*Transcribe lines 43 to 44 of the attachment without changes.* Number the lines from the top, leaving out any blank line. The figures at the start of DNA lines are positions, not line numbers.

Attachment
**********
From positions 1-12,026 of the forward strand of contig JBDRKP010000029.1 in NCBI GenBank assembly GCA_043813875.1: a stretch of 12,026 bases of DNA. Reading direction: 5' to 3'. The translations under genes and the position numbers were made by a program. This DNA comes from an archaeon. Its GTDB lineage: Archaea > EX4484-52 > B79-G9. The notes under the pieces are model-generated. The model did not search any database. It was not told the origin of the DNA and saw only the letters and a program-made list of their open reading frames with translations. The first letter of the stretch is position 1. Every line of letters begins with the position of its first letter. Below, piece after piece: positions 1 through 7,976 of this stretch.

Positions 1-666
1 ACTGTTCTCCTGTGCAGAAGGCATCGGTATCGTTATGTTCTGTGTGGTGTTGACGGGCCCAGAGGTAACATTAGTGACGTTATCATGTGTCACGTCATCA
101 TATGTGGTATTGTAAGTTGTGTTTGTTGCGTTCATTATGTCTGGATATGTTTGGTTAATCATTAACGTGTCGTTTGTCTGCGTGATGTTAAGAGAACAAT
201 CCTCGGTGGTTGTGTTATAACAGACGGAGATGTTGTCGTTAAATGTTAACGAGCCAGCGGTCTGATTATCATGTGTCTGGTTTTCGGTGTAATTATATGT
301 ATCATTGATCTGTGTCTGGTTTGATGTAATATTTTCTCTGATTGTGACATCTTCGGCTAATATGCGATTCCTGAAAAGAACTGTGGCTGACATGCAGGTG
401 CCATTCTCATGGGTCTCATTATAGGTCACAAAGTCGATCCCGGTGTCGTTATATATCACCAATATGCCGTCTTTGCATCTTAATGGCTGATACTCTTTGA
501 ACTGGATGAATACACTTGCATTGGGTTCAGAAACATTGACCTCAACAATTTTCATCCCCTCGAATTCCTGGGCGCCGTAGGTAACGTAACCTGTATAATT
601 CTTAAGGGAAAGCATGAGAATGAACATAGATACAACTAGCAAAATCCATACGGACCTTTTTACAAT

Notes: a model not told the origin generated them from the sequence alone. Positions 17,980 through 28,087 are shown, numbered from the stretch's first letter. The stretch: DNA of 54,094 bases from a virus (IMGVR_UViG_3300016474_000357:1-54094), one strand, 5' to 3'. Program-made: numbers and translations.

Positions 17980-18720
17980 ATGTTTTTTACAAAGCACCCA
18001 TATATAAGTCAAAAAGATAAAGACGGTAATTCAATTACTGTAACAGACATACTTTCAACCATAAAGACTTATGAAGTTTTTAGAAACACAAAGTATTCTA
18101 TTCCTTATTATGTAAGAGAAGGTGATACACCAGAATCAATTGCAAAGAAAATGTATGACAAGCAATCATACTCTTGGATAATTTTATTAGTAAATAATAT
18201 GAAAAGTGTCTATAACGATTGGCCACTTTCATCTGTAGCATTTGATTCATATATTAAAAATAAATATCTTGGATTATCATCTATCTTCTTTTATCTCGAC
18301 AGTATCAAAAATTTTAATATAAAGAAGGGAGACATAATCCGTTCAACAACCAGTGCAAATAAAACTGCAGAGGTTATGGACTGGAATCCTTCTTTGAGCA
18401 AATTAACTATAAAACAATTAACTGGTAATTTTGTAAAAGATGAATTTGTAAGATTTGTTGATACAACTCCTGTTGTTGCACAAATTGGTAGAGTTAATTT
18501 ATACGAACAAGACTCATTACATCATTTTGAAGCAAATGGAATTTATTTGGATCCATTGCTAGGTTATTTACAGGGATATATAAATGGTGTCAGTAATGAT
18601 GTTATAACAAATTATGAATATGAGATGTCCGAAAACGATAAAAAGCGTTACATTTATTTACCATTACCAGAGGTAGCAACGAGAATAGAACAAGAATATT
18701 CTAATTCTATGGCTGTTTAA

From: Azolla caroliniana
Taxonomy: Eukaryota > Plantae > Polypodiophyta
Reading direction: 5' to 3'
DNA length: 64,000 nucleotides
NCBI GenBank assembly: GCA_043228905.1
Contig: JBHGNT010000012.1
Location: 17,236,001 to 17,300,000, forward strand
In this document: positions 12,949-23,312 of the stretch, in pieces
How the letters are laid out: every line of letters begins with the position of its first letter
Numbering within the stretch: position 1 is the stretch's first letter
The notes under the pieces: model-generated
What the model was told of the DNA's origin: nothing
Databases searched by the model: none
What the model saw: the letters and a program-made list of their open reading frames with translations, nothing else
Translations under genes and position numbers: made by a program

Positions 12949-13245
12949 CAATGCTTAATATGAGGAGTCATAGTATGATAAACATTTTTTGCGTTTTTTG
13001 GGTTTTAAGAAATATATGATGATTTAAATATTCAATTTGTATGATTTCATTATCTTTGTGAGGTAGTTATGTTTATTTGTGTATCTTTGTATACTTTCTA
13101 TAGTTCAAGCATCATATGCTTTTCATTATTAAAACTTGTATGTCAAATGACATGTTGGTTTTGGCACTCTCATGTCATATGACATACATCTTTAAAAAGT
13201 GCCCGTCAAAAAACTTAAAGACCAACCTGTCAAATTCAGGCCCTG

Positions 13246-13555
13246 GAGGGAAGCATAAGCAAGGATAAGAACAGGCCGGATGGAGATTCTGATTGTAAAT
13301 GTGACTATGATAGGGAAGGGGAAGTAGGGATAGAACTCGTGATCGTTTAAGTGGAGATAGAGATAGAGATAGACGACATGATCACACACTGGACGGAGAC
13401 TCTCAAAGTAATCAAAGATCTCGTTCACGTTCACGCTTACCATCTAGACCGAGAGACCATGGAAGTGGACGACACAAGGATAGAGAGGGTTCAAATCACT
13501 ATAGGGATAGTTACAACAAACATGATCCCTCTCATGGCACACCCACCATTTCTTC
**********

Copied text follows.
13301 GTGACTATGATAGGGAAGGGGAAGTAGGGATAGAACTCGTGATCGTTTAAGTGGAGATAGAGATAGAGATAGACGACATGATCACACACTGGACGGAGAC
13401 TCTCAAAGTAATCAAAGATCTCGTTCACGTTCACGCTTACCATCTAGACCGAGAGACCATGGAAGTGGACGACACAAGGATAGAGAGGGTTCAAATCACT